3 min

Deciphering Atlantic Canada’s election results

Newfoundland's ABC campaign a success, but outcome is a mixed-bag for queers

An opinion often heard during the election coverage is that voting in Atlantic Canada is unlike that in any other part of the country. Here on the East Coast, party loyalty often gives way to personal popularity producing a mixed bag of results — some of them encouraging, others disturbing, especially for queers.

In Newfoundland and Labrador, Premier Danny Williams’ ABC (Anything But Conservative) campaign seems to have worked extremely well. Two of the three seats held by Conservatives before the election went Liberal and the third was taken by the NDP, leaving not a single seat for the Tories. Williams is immensely popular and has a reputation of being ready to protect his province’s interests against the federal government. He scrapped with Paul Martin and this time showed he was ready to be David against the Goliath of Stephen Harper.

But before we start celebrating Newfoundland’s rejection of the Tories, we would do well to remember that two of the Liberal incumbents voted against same-sex marriage. Gerry Byrne of Humber-St Barbe-Baie Verte voted against Bill C-38 and also voted to reopen the debate when Harper brought it up in Parliament. Scott Simms of Bonavista-Gander-Grand Falls-Windsor also voted against C-38, although he also released a press statement that he was personally in favour of same-sex marriage but his constituents were not. Pride celebrations have been held in St John’s since the mid-’90s with strong support from Mayor Andy Wells, suggesting that support for gay rights is uneven in the province and strongest in the capital city.

Prince Edward Island surprised many of us by breaking a 24-year pattern of electing Liberals only. Gail Shea, the new Conservative MP for Egmont, was a former provincial member of the legislative assembly in Premier Pat Binn’s Progressive Conservative government. Shea won by only 60 votes and the other three seats of Prince Edward Island remained Liberal seats. It should be noted that, as we saw in Newfoundland, one of the incumbent Liberals, Lawrence MacAulay of Cardigan, voted against Bill C-38. Pride celebrations happen in both Charlottetown and Summerside during the summer and PEI is the only Atlantic province to include queer-owned or queer-friendly accommodations in its tourist brochure.

Nova Scotia is always the subject of considerable scrutiny during election time, and politically the province is a study in contrasts.

Peter MacKay, the Harper government’s defence minister was challenged by Elizabeth May, leader of the Green Party. MacKay, son of Elmer MacKay who held the same seat of Central Nova as a Progressive Conservative, handily won his seat again.

Scott Brison, the openly gay MP for Kings Hants won his seat for the fifth time against his Conservative opponent. Brison had initially won the seat as a Progressive Conservative MP but then left to join the Liberals when the PCs merged with the Alliance party. Switching parties, coming out publicly, getting married; none of this has affected his strong popularity.

Aside from MacKay, support for queer issues is strong especially in the ridings around Halifax. Even Conservative Gerald Keddy, MP for South Shore-St Margaret’s, went against his party and voted yes on C-38, stating that it was a matter of human rights. Megan Leslie of the NDP is a queer rights activist and handily won her Halifax seat, continuing the strong NDP presence in the riding held by Alexa McDonough until her retirement. Liberal members Mike Savage and Geoff Regan who hold seats on either side of Halifax have records of supporting queer rights, as does NDP Peter Stoffer of Sackville-Eastern Shore.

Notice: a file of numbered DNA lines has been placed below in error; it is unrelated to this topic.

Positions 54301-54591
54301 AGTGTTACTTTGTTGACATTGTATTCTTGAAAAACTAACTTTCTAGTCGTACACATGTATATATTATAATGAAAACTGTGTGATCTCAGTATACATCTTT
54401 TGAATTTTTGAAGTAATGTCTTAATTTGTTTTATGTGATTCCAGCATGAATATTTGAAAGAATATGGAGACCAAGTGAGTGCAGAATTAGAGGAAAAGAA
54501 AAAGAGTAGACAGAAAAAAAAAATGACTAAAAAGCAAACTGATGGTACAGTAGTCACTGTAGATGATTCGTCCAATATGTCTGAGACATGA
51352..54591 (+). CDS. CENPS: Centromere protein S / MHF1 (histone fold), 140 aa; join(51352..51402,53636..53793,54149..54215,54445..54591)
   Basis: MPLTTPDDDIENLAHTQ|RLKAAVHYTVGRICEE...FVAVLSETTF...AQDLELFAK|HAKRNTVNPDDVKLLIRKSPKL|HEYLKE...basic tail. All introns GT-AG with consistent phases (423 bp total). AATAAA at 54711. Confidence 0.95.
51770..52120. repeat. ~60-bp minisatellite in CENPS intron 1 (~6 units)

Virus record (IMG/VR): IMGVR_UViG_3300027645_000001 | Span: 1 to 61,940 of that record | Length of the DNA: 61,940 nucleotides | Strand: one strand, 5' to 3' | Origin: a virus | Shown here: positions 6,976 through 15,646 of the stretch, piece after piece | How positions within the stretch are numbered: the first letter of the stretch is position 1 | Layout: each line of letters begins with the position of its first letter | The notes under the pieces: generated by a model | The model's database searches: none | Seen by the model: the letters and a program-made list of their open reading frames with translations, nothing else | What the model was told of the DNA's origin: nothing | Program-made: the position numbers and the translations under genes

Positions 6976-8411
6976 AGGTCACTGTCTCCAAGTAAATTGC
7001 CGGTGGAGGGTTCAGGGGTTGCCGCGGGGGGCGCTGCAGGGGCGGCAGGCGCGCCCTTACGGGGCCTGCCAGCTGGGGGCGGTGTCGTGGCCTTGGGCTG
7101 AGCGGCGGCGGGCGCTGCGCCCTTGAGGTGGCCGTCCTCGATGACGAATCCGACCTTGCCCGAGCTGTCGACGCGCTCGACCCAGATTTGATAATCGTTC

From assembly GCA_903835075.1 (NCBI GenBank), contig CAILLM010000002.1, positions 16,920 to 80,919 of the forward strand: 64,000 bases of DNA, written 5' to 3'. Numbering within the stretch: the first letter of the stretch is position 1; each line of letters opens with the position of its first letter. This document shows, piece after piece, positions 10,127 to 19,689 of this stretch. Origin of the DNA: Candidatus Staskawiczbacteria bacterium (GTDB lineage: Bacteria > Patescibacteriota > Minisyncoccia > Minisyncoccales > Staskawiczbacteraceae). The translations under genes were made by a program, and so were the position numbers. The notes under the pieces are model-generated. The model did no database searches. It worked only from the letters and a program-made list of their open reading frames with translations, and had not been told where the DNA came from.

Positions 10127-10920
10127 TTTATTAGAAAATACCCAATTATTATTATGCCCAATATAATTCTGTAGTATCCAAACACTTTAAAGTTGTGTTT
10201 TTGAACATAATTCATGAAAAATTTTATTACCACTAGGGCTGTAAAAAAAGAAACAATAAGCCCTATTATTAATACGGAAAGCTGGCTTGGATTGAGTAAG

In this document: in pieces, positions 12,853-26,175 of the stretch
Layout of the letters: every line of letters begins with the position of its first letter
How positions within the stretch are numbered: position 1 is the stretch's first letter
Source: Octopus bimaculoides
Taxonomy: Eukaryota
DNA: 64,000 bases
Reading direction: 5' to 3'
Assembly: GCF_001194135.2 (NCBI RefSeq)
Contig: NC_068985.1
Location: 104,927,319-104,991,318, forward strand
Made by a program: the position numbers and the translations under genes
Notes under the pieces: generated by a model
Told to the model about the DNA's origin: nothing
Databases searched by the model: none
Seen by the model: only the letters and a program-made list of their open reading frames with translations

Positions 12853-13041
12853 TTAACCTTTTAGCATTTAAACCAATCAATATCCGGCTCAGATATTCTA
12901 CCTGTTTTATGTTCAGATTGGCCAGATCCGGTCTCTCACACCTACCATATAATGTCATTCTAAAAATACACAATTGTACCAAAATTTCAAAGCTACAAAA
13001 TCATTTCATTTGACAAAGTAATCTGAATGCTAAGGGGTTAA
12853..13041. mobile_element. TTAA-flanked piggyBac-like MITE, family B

Independent Bill Casey gained notoriety when he was booted from the Conservative caucus for criticizing a budget. The Harper government has since refused entreaties from the local Conservative riding association to have Casey reinstated and even brought in a candidate from Ottawa to oppose him. Casey won by a landslide, thereby enhancing his reputation. His record on queer rights is less laudable. He voted against C-38 but also opposed reopening the debate.

New Brunswick is the province of most concern for gay rights. The Conservatives gained three seats bringing the total to six out of 10. In the city of Saint John, Rodney Weston defeated Liberal incumbent Paul Zed. Weston’s stand on queer rights is not yet known, but it may be significant that he is a deacon of the Baptist Church, and Saint John was the riding once held by Elsie Wayne whose anti-gay rhetoric was well-known. Liberal MPs Jean-Claude D’Amours, Dominic LeBlanc, and Brian Murphy have records supporting queer rights as does the lone NDP MP, Yvon Godin in Acadie-Bathurst.

The province’s record on queer issues is somewhat spotty. A former mayor of Fredericton was taken before the Human Rights Commission for refusing to proclaim Pride Week. Saint John and Moncton hold regular Pride celebrations, but on the other hand high schools in Charlotte County (in the riding of New Brunswick Southwest, held by Conservative MP Greg Thompson) made news recently by refusing to allow gay author Alex Sanchez to speak to students because of the concerns of a few parents.

The election is over, at a cost of $300 million, with the lowest voter turnout in history and with little change in the overall political landscape. Clearly the struggle for queer rights in Atlantic Canada must continue. It’s already time to start preparing for the next election.